SQL Server has never been short of ways to read from and write to files and it is always better to use the standard techniques provided by SQL Server where possible.However, most of them are really designed for reading and writing tabular data and aren’t always trouble-free when used with large strings or relatively unstructured data.It is also useful where the data feed has to be validated before one can parse it into the final SQL data format.
It provides everything that is necessary for file or folder operations.It also allows for most simple file reading and writing operations, and to gather information about drives, directories and files.Each OLE Automation stored procedure returns an integer code that is the HRESULT returned by the underlying OLE Automation operation.When an error happens, the HRESULT returns an error code rather than the 0 which signals success, which then has to be turned into a meaningful error message with the sp_OAGet Error Info procedure.With such a function, one can then do one’s own parsing and checking of data. Create the uft Read File As Table stored procedure in your test database, and try it out with something like: Just fill in an existing file name and path to the file you wish to read, instead of ‘My Path‘ and ‘My File Name‘, and away you go.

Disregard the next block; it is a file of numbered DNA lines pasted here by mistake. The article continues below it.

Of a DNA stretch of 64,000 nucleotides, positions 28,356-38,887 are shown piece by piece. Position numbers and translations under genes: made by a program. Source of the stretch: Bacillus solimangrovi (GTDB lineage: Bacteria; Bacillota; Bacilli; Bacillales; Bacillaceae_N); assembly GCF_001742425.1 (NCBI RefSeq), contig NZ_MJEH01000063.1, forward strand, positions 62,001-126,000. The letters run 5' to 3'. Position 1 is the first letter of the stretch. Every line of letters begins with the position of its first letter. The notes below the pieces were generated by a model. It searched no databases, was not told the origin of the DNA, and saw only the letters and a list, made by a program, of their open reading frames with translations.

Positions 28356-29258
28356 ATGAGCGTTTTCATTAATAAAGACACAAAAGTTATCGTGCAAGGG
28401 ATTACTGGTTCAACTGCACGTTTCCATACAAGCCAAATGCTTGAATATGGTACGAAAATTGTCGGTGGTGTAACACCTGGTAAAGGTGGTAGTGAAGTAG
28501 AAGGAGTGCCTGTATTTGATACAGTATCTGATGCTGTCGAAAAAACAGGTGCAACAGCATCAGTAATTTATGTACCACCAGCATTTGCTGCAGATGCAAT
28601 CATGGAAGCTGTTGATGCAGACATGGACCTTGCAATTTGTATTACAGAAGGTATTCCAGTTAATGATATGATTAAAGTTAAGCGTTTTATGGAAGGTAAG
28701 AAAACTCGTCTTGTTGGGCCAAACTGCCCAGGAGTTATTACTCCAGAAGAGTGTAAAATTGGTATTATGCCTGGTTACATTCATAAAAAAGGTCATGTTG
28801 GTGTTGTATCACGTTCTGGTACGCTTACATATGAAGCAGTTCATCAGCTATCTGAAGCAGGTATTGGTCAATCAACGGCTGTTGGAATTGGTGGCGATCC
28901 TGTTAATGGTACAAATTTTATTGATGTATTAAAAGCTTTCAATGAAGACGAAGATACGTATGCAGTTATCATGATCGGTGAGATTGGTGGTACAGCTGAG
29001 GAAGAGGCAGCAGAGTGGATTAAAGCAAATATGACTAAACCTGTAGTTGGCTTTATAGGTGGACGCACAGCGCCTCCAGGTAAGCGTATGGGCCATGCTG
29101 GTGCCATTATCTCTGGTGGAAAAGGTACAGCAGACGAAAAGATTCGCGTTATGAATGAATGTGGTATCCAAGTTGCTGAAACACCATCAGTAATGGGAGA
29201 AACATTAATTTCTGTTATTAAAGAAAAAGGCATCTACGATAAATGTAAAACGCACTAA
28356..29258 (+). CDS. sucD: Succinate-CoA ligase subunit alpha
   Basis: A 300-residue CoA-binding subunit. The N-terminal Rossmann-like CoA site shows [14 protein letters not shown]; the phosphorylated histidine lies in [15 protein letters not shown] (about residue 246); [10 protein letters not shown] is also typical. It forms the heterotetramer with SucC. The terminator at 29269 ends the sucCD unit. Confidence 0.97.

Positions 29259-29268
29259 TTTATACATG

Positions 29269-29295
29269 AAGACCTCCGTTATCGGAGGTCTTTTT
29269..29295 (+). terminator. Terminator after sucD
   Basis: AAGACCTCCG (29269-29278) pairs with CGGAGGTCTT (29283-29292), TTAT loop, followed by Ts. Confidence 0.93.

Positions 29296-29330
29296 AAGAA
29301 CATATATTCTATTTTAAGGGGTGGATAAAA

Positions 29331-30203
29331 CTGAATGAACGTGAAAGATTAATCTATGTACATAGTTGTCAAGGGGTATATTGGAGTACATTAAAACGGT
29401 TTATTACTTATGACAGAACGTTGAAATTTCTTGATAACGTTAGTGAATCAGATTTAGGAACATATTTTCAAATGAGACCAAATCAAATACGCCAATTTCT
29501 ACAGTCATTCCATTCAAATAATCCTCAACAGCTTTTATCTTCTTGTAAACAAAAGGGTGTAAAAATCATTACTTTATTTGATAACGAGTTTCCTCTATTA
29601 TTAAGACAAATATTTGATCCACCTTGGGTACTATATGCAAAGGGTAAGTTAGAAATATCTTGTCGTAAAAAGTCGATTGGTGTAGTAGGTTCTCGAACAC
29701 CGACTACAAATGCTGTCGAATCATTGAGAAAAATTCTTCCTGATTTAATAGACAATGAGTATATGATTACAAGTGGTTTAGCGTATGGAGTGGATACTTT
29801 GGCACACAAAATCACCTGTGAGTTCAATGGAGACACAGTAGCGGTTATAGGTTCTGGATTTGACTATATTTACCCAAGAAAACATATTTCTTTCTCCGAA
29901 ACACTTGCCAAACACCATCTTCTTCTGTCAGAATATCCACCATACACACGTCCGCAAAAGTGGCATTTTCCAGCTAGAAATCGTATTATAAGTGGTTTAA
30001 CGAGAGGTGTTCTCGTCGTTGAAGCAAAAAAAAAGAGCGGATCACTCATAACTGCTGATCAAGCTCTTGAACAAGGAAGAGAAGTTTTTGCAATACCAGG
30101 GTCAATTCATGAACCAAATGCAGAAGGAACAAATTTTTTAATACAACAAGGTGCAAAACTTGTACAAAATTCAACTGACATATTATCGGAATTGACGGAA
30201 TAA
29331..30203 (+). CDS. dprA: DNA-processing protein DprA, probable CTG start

This is a method I use for reading web logs and gathering usage statistics.
It provides a number of handy services that can be accessed from TSQL.
In this article, I provide examples of stored procedures that use this interface to allow you to: I’ll provide a few details on the FSO along the way, but let’s start with examples of some of these procedures in action.
This may sound esoteric, but sometimes the simplest backup procedures require such operations.
I pause here just to give some minimum necessary background details on FSO, and on OLE Automation.
(Removable-media drives need not have media inserted for them to appear in this collection).